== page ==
Meanwhile, Germany imposing tougher restrictions as the Omicron variant spreads. Even those who are fully vaccinated will be required to show proof of a negative test to enter restaurants, cafes and bars. Only those who have received booster shots will be exempt.

For more on all of that let's bring in Nada Bashir in London for us.

Nada, good to see you. Records still being set in Europe. Bring us up to speed. NADA BASHIR, CNN PRODUCER: Absolutely, Michael. As we continue to see

these rising figures, European leaders are pushing to tighten those restrictions and focusing on their vaccination campaigns.

As you mention, in France, they are looking at transforming their pass into more of a vaccination pass. Citizens have to prove that they've had the vaccine to access bars, cafes and restaurants, as opposed to proving that they have a negative COVID test.

In Italy those over 50 years old are mandated to get the vaccine. Otherwise, they could face a hefty penalty or even a suspension of pay from the workplace if they don't comply.

And in Germany, we are seeing those measures being tightened once again. We are now learning that people will have to prove that they had a negative COVID test, of course, to access indoor public places. But what they're saying now is many people will still have to do that even if they have been vaccinated.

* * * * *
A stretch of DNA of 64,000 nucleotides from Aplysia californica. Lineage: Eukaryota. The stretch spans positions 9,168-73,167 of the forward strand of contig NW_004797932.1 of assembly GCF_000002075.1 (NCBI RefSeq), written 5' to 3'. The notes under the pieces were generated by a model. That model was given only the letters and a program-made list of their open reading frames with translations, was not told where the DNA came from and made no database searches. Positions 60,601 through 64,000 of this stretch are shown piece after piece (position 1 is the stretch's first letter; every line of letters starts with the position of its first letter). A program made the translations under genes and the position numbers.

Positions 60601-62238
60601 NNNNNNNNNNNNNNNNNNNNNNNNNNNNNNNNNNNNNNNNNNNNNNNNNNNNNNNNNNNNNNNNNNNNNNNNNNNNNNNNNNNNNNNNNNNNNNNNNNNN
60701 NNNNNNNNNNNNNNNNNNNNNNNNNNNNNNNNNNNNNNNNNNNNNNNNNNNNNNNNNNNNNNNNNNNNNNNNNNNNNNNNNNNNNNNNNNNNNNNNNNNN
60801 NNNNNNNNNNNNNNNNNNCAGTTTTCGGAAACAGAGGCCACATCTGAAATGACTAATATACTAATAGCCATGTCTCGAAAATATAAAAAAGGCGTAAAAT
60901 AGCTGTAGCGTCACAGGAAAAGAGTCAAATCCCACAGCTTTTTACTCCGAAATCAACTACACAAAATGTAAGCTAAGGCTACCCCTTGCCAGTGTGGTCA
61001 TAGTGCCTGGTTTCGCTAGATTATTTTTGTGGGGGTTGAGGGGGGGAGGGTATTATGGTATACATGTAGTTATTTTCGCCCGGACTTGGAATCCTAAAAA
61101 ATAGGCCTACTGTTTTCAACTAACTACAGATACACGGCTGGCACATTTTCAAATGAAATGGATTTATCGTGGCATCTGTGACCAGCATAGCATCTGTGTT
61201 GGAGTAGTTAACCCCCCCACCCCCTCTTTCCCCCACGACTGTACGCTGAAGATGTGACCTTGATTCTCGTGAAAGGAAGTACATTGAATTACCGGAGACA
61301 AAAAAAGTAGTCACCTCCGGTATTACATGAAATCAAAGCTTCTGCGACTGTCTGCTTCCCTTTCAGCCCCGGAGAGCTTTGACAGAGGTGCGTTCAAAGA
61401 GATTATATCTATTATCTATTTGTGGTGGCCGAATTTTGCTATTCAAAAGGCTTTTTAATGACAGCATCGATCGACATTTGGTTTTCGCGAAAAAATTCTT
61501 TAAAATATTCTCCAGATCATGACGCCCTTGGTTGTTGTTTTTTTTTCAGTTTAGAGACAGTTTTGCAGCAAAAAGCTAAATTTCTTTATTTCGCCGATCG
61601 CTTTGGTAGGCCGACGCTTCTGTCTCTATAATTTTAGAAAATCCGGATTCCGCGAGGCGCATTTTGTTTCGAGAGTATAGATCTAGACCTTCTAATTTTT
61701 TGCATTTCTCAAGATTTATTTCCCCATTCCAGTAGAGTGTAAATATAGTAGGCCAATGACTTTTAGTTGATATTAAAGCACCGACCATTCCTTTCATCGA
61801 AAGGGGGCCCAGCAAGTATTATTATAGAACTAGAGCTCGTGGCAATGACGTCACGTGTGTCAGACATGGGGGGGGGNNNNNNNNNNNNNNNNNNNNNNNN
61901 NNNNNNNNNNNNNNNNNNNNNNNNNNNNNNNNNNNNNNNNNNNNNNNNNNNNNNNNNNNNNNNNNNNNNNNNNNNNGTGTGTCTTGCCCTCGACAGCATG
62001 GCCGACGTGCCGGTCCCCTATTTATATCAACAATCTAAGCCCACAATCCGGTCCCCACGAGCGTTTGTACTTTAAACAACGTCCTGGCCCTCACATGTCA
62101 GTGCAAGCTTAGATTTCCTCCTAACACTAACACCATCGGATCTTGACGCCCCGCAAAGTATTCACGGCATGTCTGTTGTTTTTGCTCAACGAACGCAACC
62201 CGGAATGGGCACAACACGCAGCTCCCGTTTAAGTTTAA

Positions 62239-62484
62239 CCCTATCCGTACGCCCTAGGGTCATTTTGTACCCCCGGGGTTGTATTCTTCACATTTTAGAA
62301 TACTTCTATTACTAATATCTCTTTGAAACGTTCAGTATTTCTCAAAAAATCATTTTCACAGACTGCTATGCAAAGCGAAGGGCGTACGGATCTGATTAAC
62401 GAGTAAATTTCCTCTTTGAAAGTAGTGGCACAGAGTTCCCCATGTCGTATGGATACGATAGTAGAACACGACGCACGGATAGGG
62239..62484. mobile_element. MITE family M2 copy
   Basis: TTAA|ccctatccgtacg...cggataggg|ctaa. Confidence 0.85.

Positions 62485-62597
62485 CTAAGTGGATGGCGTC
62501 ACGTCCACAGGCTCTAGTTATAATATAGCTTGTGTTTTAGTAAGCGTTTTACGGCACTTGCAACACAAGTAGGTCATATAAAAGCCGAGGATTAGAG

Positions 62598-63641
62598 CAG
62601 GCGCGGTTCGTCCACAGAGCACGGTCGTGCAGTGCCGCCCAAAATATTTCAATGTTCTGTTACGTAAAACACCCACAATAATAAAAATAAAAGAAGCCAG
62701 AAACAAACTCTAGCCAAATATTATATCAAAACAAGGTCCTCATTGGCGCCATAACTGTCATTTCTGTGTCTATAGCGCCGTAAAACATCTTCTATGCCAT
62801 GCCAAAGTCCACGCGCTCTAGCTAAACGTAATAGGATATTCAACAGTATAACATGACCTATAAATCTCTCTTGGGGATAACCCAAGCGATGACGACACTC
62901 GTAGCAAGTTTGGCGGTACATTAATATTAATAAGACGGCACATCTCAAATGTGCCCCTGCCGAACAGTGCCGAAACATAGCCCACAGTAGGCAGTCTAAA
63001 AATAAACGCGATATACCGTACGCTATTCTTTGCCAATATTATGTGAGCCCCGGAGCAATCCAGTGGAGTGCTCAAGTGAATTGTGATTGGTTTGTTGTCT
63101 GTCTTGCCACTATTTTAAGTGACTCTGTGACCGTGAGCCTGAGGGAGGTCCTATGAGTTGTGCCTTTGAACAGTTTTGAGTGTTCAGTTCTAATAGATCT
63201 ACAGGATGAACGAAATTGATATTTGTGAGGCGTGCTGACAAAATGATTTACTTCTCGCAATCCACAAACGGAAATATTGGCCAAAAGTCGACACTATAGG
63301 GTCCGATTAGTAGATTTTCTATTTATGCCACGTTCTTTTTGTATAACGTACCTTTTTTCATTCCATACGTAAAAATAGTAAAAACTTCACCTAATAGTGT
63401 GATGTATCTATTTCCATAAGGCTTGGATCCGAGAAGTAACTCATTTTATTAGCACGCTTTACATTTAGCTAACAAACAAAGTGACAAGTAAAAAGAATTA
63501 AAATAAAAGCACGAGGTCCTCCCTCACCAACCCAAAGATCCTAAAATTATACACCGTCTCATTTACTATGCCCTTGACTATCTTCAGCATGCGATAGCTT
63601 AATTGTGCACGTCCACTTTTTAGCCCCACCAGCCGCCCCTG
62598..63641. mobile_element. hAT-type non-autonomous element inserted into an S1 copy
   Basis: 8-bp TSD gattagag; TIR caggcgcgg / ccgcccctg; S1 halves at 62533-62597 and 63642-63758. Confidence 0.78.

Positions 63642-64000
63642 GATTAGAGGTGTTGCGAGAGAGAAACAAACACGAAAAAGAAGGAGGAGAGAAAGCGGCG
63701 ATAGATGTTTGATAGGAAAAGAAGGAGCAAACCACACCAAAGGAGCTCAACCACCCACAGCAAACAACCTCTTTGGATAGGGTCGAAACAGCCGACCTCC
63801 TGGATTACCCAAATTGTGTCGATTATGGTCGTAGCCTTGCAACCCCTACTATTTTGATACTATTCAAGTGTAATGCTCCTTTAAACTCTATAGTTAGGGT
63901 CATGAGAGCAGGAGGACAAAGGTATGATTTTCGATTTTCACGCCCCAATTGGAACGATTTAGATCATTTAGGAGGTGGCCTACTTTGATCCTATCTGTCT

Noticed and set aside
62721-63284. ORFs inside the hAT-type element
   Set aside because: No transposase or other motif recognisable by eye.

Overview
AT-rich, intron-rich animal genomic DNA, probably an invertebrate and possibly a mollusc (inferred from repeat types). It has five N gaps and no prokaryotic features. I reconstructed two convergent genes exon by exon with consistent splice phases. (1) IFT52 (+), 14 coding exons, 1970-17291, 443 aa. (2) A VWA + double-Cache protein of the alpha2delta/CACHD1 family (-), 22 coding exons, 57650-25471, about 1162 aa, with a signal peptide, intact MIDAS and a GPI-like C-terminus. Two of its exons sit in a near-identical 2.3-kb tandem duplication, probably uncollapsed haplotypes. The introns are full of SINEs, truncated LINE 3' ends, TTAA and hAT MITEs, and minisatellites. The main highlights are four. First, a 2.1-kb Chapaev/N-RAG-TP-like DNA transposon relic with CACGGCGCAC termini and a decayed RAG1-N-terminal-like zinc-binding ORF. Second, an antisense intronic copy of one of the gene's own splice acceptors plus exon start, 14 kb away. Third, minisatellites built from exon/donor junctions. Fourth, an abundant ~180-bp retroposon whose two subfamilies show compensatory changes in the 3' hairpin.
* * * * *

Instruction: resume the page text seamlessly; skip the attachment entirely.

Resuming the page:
What is required now is that booster jab. That is the key now being pushed forward by the European leaders. In Germany, even if you are recovered or were fully vaccinated, if you want to go to a restaurant, a cafe or a bar and many other indoor venues, you will have to prove that you had the booster jab.

There has been some backlash; we have seen some protests in Europe for the past days and weeks. And we could be seeing more protests today in parts of France, Italy and Germany in response to this tightening of restrictions. Michael.

HOLMES: Yes, it's not going away.

I'm just curious, what have been the impacts of workers calling out sick in big numbers across all industries, including critical ones like health care?

I know it's been a problem in the U.K.

BASHIR: It's been a huge problem in the U.K.; in the week up until January 2nd, we saw the absences in health care areas and hospitals up by nearly 60 percent and several health care regions have declared major incidences as a result of staffing shortages, which is a serious concern.

We've heard from Britain's largest nursing union, calling on the government to implement tougher restrictions to mitigate the impacts of these staffing shortages we are seeing.